Opinion Analysis: In re Taylor


On March 2, 2015, the California Supreme Court decided In re Taylor, striking down residency restrictions for registered sex offenders in San Diego County. The opinion is notable both for its unanimity and for its author: Justice Baxter.


On November 7, 2006, California voters enacted Proposition 83, the Sexual Predator Punishment and Control Act, otherwise known as “Jessica’s Law.” The goal of this initiative was to “help Californians better protect themselves, their children, and their communities” from sex offenders by carving out 2000-foot “predator-free zones around schools and parks” to prevent sex offenders from living near where children learn and play. Significantly, the California Department of Corrections and Rehabilitation (“CDCR”) began enforcing the residency restrictions as a mandatory parole condition for all registered sex offenders in San Diego County, regardless of the circumstances of their crime, the danger they pose to the community, or whether their crime was committed against a child.

The plaintiffs, a group of registered sex offenders on parole in San Diego County, brought a habeas corpus petition, arguing that blanket enforcement of the parole condition violated their right to intrastate travel, their fundamental right to establish a home, and their right to privacy under the California Constitution. They also argued that the statutes violated their basic constitutional right to be free of unreasonable, arbitrary, and oppressive official action.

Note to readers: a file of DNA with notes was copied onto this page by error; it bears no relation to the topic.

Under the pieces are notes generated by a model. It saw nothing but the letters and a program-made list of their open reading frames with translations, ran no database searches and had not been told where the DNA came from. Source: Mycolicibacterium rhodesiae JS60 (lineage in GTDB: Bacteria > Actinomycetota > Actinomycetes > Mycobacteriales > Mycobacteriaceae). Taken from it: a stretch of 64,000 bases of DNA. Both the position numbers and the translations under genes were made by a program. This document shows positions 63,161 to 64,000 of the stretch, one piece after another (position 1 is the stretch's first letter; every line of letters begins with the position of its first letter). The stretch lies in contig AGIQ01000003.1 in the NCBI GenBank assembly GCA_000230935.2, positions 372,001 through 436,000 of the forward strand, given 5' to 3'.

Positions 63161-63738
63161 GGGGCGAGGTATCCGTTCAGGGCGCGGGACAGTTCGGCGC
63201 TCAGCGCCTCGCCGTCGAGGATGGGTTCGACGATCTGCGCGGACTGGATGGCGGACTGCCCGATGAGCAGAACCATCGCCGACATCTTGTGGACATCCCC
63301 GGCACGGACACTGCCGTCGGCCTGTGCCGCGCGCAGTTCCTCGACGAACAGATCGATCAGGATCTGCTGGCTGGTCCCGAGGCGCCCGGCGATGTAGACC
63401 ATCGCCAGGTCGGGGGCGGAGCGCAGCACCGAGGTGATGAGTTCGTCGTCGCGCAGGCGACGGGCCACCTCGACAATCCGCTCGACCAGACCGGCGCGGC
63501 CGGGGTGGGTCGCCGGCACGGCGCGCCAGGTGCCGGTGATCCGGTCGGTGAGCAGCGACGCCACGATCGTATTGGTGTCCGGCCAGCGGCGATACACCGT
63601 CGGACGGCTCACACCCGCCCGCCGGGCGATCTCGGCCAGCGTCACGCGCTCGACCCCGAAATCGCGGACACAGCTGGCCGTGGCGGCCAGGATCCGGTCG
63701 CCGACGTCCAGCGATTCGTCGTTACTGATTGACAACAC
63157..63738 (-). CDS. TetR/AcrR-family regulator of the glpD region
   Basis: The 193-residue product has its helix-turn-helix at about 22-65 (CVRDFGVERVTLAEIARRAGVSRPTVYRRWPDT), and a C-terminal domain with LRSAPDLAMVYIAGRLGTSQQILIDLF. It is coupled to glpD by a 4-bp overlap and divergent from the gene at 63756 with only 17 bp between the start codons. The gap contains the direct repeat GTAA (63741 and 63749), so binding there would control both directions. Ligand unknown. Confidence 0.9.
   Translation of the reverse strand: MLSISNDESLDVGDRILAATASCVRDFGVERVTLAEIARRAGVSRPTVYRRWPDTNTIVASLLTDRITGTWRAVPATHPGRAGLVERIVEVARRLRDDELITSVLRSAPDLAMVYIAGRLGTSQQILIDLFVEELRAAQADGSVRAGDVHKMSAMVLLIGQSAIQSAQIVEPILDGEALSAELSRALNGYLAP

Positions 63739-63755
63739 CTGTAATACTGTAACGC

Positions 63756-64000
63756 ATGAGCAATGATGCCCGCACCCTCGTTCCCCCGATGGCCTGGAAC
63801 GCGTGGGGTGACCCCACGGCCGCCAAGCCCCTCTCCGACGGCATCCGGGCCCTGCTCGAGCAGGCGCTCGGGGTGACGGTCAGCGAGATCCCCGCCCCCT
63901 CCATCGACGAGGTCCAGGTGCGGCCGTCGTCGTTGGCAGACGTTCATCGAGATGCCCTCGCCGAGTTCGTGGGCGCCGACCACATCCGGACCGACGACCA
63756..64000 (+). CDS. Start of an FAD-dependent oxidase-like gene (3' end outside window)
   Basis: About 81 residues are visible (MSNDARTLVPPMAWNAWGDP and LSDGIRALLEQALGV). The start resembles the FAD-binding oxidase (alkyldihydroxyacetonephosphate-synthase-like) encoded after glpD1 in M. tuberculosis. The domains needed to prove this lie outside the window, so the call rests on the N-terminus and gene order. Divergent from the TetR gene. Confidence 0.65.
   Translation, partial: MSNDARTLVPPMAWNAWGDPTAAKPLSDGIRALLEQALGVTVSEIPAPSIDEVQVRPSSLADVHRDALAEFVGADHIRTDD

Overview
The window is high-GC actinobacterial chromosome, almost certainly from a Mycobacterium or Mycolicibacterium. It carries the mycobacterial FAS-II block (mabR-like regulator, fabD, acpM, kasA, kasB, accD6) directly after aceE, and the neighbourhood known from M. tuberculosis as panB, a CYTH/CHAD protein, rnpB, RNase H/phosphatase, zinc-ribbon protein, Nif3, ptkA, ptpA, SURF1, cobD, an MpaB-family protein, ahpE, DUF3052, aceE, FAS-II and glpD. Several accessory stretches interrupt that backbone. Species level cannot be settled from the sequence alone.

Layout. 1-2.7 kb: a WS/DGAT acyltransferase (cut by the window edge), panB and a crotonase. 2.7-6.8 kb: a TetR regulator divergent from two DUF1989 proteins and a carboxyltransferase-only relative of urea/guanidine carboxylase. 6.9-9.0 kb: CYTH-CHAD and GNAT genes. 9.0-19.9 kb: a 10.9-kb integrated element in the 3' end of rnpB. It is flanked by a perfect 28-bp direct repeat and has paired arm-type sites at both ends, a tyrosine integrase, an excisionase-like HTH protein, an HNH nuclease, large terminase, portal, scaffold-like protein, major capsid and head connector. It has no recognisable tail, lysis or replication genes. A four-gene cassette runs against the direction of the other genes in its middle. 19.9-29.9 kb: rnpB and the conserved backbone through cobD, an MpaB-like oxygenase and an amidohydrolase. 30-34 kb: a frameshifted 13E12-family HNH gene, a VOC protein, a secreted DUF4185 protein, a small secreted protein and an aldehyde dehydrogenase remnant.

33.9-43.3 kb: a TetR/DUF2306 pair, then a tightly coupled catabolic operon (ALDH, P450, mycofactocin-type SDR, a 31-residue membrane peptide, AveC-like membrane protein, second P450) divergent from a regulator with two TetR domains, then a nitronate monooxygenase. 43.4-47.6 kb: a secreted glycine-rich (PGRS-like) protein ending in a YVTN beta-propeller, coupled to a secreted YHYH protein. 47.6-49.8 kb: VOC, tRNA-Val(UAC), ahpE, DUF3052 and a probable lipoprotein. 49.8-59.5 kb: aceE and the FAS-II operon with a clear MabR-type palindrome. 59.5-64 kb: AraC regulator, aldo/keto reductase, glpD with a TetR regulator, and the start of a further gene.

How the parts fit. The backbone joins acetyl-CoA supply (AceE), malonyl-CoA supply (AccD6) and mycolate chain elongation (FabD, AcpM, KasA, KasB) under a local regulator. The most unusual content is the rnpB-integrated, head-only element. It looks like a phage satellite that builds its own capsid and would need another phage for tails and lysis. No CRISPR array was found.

The San Diego County Superior Court conducted an eight-day evidentiary hearing, after which it ruled that, as to parolees in San Diego County, the residency restriction was unconstitutional (earlier facial and ex post challenges had failed). The court heard evidence that the residency restriction severely restricted affected parolees’ ability to find housing; greatly increased the incidence of homelessness among them; and hindered their access to medical treatment, drug and alcohol dependency services, psychological counseling, and other rehabilitative social services. Plaintiffs presented further proof that the restriction hampered the efforts of parole authorities and law enforcement officials to monitor, supervise, and rehabilitate parolees, thereby endangering public safety and defeating the stated goals of the legislation. The court found that the statutes infringed parolees’ right to travel, establish a home, and choose with whom they live. Using heightened scrutiny, the court found that the statutes were not narrowly drawn or specifically tailored to the individual.